5 The effect of isometric exercises on primary dysmenorrhea

Received: 2013-10-22

Revised: 2014-01-06

Accepted: 2014-03-31


Effect of Isometric Exercises on Primary Dysmenorrhea: A Randomized Controlled Clinical Trial


Sara Azima1, Hajar Rajaei Bakhshayesh2, Keramatollah Abbasnia3, Maasumeh Kaviani1, Mehrab Sayadi4


1 Department of Midwifery, School of Nursing and Midwifery, Shiraz University of Medical Sciences, Shiraz, Iran

2 Student Research Committee, Shiraz University of Medical Sciences, Shiraz, Iran

3 School of rehabilitation sciences, Shiraz University of Medical Sciences, Shiraz, Iran

4 Statistics Counselor, Shiraz University of Medical Sciences, Shiraz, Iran





Background: Primary dysmenorrhea is the most common cyclic pelvic pain and is also the most common gynecological problem worldwide affecting quality of life. The present study is aimed investigating the effect of isometric exercises on intensity and duration of pain and level of anxiety among students with primary dysmenorrhea. Materials and Methods: In this randomized controlled clinical trial, 68 students living in dormitories of Shiraz University with primary dysmenorrhea were randomly assigned to both isometric exercises and control groups. The intervention group performed isometric exercises since the third day of their menstrual cycles for 8 weeks. Pain intensity was measured using Visual Analog Scale (VAS). In addition, anxiety level was assessed using Spielberger questionnaire. Data were analyzed using independent t-test, repeated measures ANOVA, and Bonferroni Post hoc test at the end of the second and third months of the study. Besides, P<0.05 was considered statistically significant.Results: Pain intensity and duration of pain was significantly reduced in exercise groups (P <0.001). However, no significant difference was found between two groups concerning mean anxiety levels.Conclusion: Primary dysmenorrhea is a common complaint among young women. Isometric exercises seem to be an easy, non-pharmacological method for reducing primary dysmenorrheal. [GMJ. 2015;4(1):26-32]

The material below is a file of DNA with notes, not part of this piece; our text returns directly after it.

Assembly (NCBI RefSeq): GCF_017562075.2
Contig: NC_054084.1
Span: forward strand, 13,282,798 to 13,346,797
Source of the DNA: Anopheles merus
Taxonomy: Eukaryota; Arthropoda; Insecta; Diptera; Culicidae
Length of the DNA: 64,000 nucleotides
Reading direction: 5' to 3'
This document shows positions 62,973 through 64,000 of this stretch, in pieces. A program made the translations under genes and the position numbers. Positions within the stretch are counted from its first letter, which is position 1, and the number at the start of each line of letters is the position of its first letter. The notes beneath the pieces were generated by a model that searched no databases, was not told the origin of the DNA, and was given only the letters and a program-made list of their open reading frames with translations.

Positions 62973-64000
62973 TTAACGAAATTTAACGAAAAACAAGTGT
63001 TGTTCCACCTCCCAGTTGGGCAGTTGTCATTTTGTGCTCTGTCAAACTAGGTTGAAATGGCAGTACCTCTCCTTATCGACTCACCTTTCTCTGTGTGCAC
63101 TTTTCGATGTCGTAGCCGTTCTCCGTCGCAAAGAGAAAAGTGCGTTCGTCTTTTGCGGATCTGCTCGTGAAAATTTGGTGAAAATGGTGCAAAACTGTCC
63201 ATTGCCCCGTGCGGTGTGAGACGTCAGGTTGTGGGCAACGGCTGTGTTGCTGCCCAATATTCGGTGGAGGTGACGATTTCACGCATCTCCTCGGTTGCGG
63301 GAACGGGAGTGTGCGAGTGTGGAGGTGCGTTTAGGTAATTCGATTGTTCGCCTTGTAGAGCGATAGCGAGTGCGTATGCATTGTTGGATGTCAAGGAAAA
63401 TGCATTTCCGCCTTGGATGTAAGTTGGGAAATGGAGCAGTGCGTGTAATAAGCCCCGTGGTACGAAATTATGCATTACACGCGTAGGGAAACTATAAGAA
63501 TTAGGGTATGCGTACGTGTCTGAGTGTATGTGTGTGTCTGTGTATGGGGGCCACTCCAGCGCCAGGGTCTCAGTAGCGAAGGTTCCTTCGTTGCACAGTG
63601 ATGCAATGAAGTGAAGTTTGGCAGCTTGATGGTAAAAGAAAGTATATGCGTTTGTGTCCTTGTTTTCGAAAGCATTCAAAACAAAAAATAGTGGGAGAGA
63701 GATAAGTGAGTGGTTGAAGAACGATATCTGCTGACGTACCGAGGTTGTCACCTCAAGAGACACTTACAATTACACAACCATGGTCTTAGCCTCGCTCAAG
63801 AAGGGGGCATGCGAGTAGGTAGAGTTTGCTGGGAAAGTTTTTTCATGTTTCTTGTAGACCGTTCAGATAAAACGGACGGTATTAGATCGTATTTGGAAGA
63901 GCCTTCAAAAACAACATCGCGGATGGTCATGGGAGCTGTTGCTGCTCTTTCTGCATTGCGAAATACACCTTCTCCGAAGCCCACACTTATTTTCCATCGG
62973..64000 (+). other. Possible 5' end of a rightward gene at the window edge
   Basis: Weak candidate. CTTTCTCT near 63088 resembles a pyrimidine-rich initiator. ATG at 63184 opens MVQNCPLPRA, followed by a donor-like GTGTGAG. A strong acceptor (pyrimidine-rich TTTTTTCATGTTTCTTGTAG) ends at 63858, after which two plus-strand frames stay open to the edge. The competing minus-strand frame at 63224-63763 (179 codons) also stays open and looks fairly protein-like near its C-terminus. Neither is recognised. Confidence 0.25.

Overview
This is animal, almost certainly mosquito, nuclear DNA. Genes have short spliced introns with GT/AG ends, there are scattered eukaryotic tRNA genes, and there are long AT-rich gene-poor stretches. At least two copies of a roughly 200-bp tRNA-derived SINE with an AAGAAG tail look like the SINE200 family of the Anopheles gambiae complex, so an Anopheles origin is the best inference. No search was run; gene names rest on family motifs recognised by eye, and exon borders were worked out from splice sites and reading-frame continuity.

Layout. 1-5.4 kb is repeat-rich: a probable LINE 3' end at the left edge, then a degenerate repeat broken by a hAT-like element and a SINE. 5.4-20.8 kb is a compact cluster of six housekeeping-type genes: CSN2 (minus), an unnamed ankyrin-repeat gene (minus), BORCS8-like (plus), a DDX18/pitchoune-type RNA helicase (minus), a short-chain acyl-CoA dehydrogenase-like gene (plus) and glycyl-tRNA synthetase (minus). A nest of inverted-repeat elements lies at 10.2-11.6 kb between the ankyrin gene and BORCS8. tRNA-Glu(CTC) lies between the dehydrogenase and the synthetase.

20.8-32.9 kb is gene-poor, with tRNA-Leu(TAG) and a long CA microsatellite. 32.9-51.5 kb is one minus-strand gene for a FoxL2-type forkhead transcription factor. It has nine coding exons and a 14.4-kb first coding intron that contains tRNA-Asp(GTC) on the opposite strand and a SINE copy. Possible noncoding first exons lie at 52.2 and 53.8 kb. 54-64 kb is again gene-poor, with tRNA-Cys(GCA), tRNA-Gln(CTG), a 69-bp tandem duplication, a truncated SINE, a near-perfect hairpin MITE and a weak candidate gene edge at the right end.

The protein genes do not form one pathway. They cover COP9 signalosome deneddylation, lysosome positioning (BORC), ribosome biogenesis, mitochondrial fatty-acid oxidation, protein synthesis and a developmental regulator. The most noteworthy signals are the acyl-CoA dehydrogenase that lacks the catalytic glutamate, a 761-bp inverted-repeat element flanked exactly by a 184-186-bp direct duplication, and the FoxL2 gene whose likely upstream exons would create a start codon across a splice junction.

Keywords: Dysmenorrhea; Isometric Exercises; Anxiety;students; Iran




Dysmenorrhea is the most prevalent periodical pelvic pain [1]. Approximately, 20-90% of women suffer from this problem during their reproductive age [2]. The main cause of dysmenorrhea is unknown; however, increased amount of prostaglandins is the most important known cause of this disorder [3]. Primary dysmenorrhea is not life-threatening and does not cause disabilities but it leads to absenteeism and significantly affects the quality of life [4-5]. Dysmenorrhea can be treated through pharmacological and non-pharmacological methods. Pharmacotherapy includes using Oral Contraceptive Pills (OCP), Non-Steroidal Anti-Inflammatory Drugs (NSAIDs), and analgesic tablets which reduce menstrual pain by affecting the level of prostaglandins [6]. On the other hand, complementary and alternative medicine include essential fatty acid, vitamins, supplements, Transcutaneous Electrical Nerve Stimulation (TENS), acupuncture, medicinal plants [1], aromatherapy [7], reflexology [8], acupressure [9], massage therapy [10], and exercises [11].